I don't think anyone was disappointed when Toy Fair 2013 revealed a new Springer that was a full representation of the character's status as a triple changer. It became more impressive shortly after when the Hasbro reps went on to reveal that Springer had been under development for two years to get everything right. With twice the design time as the average Transformer, this had to be something pretty fantastic, right? Continue to the full review.
Even before the addition of the Disc Minion gimmick, Soundblaster is my favorite figure in a very long time. He's huge, satisfyingly bulky, and fun, and feels completely out of place in the 2012 toyline- in an entirely good way. Continue to full review
The first in the series of five Combaticons, I don't know if Onslaught specifically has been much anticipated, but he kicks off what is for sure one of the most looked forward to groups of 2012's retail Transformers product. Onslaught has the greatest burden on his shoulders - literally. It's easy to anticipate bad results when a figure is responsible for becoming the backbone of a bigger structure, but the actual sacrifices may not be as severe as you expect in practice... Read the full review.
I wanted this Prime for possibly the dumbest reason ever: there's an Ultra Magnus coming from the same mold, and with the price-cutting shrink in Deluxe stature, War For Cybertron Optimus Prime would be significantly taller than Ultra Magnus. I can't accept that! Continue to full review
With this bio establishing itself in Transformers: The Movie events, let's just assume that by "encouraged to spend extended leave," it really means Magnus sent a box of Ratchet's wreckage to Junk and said "Hey, see if you guys can fix this." Counting Wreck-Gar and Scrapheap from my main work over at figurereviews.com, this is my third pass with this mold, and it's pleasantly surprising just how distinct each one has been owing simply to deco changes and unique heads each time around. CONTINUE TO FULL REVIEW
If I'm not mistaken, this is at least the second or third Decepticon Megatron's supposed to be terrified of, or at least wary. Let's see... Straxus/Darkmount and Thunderwing, too. Megatron's quite the worrier, it seems! Sky Shadow is about as obscure a figure as you're going to get in Generations: while Darkmount was based on a US comic character and Thunderwing a US-released toy with a lot of fiction behind it, Sky Shadow is from Transformers: Victory, a Japanese-only release. CONTINUE TO THE FULL REVIEW
Wheeljack hasn't had a good G1 representation in a long time. There was Armada, but that character was Wheeljack in name only. Then there was Energon, but due to name right issues they went with Downshift. Then Cybertron came and got us closer, but the colors where all wrong. Generations looks to finally give us an honest to goodness Wheeljack that harkens back to the 1984 original. To check out the rest of the review, click here.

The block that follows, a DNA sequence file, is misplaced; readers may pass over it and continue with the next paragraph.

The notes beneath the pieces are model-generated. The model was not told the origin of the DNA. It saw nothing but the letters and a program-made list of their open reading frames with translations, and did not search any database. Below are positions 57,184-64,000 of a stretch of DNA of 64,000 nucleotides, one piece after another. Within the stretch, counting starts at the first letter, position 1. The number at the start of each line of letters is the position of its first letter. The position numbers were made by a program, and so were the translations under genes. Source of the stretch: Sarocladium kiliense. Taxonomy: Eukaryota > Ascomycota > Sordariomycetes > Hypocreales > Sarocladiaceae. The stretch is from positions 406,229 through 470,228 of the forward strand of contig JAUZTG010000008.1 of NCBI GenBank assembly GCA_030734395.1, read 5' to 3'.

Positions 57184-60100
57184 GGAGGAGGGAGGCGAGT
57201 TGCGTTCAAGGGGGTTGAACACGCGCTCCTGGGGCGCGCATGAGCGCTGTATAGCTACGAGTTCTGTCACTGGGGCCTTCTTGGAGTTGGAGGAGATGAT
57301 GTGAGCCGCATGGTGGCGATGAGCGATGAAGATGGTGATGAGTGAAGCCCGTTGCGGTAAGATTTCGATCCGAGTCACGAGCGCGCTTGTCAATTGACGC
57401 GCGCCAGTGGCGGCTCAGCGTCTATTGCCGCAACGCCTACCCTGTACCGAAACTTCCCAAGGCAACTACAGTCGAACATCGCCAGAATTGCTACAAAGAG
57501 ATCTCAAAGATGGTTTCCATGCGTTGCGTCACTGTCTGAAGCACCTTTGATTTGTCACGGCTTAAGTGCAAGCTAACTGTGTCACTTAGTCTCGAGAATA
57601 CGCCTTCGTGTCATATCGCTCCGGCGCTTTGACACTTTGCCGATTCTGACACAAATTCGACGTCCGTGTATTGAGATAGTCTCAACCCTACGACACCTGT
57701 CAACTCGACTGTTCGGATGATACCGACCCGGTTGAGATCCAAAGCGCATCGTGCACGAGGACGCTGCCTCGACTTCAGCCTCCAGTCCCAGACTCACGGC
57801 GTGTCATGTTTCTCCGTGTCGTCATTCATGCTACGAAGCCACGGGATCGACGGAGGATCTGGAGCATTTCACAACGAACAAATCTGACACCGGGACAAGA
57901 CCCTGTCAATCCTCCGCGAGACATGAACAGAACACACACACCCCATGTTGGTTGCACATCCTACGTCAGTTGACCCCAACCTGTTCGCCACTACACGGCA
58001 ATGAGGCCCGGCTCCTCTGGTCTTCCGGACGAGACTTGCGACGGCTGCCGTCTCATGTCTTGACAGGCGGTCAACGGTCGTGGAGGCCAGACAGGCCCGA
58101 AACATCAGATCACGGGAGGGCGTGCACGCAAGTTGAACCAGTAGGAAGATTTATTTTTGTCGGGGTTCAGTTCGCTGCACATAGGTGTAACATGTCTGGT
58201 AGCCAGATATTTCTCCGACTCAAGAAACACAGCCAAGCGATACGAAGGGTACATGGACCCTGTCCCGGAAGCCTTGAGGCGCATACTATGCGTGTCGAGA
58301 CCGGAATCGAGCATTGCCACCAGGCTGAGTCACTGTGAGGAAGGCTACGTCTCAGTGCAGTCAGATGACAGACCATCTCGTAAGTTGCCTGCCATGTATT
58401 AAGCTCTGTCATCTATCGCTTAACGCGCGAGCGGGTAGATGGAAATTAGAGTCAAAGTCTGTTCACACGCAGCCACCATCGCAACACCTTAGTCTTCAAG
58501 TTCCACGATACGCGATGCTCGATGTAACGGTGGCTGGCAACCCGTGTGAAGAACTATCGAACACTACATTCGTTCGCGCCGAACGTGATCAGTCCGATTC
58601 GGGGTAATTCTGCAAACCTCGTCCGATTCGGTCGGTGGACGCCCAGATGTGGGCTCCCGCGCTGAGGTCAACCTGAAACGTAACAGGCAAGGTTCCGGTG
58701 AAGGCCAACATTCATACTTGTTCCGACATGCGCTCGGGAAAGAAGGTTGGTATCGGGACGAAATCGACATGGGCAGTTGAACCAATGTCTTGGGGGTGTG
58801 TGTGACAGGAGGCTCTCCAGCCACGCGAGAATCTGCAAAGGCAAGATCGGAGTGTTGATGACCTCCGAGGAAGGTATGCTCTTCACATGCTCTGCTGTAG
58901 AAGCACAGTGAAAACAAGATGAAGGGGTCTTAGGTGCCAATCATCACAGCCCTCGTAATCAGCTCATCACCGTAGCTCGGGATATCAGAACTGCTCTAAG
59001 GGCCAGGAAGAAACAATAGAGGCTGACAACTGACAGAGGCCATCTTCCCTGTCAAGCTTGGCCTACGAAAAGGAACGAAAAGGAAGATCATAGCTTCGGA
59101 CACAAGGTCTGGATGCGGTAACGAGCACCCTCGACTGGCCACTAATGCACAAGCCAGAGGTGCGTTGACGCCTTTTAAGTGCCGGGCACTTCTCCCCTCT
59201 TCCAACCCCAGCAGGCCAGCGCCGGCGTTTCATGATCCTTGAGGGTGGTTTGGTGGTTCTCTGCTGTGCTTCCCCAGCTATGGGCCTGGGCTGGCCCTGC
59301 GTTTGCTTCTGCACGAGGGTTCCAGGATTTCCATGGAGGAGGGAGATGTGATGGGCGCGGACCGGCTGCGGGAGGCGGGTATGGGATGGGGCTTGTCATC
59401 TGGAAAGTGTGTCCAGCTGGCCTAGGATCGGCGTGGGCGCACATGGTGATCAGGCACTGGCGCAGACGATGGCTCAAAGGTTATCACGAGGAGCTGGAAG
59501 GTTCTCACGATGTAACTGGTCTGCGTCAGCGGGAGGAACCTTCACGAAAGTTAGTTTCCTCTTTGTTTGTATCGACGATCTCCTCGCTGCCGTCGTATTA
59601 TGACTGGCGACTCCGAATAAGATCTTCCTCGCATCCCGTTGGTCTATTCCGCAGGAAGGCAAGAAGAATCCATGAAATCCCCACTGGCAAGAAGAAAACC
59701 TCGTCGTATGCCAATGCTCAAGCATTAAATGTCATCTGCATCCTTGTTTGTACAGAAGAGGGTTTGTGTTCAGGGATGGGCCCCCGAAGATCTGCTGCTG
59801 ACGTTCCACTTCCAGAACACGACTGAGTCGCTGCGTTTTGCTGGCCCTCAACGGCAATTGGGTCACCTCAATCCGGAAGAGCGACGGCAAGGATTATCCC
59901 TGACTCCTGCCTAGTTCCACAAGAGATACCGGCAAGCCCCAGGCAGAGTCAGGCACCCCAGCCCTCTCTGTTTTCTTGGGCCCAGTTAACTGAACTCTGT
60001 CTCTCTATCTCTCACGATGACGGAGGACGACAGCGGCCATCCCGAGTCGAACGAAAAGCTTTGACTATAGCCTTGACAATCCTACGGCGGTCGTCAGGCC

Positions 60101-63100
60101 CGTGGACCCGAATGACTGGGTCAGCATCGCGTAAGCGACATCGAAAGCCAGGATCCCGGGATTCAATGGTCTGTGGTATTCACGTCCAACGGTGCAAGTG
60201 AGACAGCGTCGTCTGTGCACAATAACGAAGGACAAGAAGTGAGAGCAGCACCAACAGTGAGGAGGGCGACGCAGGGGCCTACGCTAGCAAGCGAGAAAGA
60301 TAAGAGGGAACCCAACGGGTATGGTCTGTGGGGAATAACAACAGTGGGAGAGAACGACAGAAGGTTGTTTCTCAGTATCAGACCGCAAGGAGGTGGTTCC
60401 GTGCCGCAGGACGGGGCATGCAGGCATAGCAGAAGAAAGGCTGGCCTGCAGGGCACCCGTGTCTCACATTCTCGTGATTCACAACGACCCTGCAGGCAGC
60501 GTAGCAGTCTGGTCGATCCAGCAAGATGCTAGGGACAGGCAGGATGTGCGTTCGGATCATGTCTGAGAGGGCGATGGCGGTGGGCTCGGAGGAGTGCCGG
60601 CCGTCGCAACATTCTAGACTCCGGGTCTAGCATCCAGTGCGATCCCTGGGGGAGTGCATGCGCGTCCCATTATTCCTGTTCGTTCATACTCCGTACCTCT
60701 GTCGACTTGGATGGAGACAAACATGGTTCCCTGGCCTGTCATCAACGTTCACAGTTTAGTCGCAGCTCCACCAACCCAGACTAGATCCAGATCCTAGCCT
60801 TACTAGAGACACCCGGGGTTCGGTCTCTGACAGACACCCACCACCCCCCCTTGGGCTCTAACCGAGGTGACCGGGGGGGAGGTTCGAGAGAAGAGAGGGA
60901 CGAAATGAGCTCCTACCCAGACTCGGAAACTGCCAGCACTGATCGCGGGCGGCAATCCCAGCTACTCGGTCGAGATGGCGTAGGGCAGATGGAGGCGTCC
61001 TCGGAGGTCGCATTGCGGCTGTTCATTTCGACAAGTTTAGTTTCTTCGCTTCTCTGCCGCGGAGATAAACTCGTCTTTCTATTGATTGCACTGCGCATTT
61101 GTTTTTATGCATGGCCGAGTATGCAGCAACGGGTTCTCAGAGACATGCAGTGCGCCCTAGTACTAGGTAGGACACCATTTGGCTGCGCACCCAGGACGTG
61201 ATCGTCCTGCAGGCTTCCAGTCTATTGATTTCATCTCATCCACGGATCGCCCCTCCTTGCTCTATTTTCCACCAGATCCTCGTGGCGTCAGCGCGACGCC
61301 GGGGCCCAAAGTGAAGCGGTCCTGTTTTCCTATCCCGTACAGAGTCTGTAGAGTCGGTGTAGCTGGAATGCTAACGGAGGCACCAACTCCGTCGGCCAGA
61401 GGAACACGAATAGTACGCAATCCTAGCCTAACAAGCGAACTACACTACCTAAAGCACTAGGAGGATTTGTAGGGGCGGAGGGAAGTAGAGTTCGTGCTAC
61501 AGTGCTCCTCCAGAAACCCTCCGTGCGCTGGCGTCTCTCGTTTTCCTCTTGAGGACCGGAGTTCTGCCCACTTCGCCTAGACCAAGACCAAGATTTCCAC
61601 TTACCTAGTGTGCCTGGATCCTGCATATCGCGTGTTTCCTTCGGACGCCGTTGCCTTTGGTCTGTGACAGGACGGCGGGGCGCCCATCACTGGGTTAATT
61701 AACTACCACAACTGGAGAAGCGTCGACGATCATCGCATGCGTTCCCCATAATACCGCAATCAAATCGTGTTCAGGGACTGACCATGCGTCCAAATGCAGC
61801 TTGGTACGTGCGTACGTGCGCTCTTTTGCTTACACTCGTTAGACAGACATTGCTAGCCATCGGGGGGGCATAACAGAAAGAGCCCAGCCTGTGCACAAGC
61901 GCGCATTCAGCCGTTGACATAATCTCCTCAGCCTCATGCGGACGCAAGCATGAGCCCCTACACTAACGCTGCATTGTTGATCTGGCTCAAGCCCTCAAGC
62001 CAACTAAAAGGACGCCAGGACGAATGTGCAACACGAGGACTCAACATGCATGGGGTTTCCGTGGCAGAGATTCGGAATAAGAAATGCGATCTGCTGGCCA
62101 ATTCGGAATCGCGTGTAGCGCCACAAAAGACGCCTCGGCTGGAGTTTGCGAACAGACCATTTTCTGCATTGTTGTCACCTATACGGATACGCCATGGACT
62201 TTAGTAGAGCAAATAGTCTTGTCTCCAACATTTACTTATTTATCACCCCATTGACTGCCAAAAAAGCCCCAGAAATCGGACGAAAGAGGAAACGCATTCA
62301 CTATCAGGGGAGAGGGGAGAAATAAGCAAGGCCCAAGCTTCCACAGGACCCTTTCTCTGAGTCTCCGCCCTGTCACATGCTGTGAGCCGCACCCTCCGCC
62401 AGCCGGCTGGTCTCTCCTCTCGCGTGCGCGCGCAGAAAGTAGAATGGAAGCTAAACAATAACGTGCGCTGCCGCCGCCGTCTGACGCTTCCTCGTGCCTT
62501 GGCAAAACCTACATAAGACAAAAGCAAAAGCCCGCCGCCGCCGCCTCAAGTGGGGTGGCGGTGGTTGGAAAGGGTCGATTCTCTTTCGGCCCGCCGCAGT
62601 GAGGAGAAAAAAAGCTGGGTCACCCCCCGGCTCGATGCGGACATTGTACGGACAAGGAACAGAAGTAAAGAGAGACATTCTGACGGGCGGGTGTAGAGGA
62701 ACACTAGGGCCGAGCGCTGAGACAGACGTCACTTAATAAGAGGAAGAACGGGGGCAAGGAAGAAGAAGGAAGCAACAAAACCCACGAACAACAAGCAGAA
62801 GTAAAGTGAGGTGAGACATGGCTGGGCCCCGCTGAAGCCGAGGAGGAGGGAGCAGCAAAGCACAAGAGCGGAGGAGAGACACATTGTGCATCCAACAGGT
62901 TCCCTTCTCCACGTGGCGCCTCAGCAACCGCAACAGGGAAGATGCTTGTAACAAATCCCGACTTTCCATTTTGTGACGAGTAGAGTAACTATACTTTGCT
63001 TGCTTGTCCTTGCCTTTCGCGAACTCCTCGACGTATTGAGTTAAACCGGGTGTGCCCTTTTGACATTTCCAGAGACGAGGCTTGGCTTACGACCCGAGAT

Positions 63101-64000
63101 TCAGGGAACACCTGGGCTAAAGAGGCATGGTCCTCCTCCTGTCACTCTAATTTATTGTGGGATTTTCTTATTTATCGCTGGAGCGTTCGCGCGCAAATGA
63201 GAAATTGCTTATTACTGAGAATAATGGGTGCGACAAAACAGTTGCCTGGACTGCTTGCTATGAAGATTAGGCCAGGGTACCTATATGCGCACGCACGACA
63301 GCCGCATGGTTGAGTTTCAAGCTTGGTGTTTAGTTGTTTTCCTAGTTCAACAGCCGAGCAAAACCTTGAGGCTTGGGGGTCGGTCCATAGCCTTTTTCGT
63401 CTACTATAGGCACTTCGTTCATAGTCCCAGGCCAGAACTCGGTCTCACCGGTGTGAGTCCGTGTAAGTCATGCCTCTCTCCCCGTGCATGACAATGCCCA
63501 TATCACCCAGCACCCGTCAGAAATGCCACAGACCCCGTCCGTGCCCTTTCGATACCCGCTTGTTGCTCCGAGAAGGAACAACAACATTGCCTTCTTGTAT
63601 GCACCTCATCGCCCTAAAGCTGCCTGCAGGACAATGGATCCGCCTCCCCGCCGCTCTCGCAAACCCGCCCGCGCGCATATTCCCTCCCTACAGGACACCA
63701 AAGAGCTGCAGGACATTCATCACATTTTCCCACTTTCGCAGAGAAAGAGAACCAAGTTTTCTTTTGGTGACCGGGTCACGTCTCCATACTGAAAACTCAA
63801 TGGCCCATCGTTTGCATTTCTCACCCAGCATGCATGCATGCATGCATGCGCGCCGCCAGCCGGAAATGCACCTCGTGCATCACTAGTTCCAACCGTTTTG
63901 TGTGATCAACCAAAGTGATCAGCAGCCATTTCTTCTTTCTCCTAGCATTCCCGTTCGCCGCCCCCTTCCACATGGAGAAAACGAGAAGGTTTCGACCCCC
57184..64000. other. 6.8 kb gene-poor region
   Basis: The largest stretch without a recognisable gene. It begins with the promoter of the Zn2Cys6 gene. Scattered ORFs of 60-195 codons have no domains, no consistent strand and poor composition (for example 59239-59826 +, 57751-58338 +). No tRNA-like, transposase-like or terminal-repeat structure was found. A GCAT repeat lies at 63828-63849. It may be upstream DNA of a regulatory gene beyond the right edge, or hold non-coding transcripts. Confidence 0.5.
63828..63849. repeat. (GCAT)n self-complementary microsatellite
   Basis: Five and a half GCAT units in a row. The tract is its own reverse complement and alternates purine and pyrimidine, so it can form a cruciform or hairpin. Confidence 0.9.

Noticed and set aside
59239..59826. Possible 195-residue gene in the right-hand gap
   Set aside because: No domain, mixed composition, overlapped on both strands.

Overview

After 5yrs and much venting by fans, the seeker collection can finally be had by all. With Thundercracker's release in the Generations lineup, all 6 of the G1 seekers have now been offered via retail (even if Skywarp was a Target exclusive). But how does it compare to the BotCon version from 4yrs ago? Read this review
to find out!
It happens every time, doesn't it? Right as the last (and usually most desirable) wave of figures hit prior to a new series starting up, pickings are extremely slim. One of these scarce figures is the re-introduction of Warpath, a G1 original who has been absent from shelves for far too long. To read the rest of the review, click here.
You couldn't have a Galvatron and a Cyclonus without a Scourge, now could you. Generations has sought to right the oversight during the Universe 2.0 releases with a fresh take on Scourge, now sporting a stealth jet alt mode. See how he stacks up in this review.
Slowly but surely, the newest wave of Generations figures are trickling on the shelves. One such figure is Sergeant Kup, who hasn't seen much action since the 1980s. He makes his glorious comeback, but should he adorn your collection? Read this review
to see for yourself!
Sometimes, Hasbro has a knack to hit a repaint right on the head. Other times, a repaint just seems like a quick way to throw something out at the expense of soiling the tribute. Skullgrin is a repaint (with a new head) of Darkmount. Does it hit on the head... or does it soil? The answer may lie in this review.
Believe it or not, Generations is on it's winding down before the release of Reveal The Shield. Going out with a bang, the last original mold for the Generations line will be the Super Pretender Thunderwing. Check out how this 22yr old mold translates into the modern day by reading this review.
Some of you have literally been waiting years for this. That day is now closer. With the widespread release of Dirge, only Thundercracker has yet to be represented in the retail market. Find out how Dirge stacks up with the 2007 BotCon version, as well as the G1 version, by reading this review.
Most people agree Drift is easily one of the best Deluxe molds of the year. It was only a matter of time before they repainted this great mold for another character. Their choice: Blurr. Blurr? Really?! Is this mold a good fit for Blurr? Want to click here and find out?
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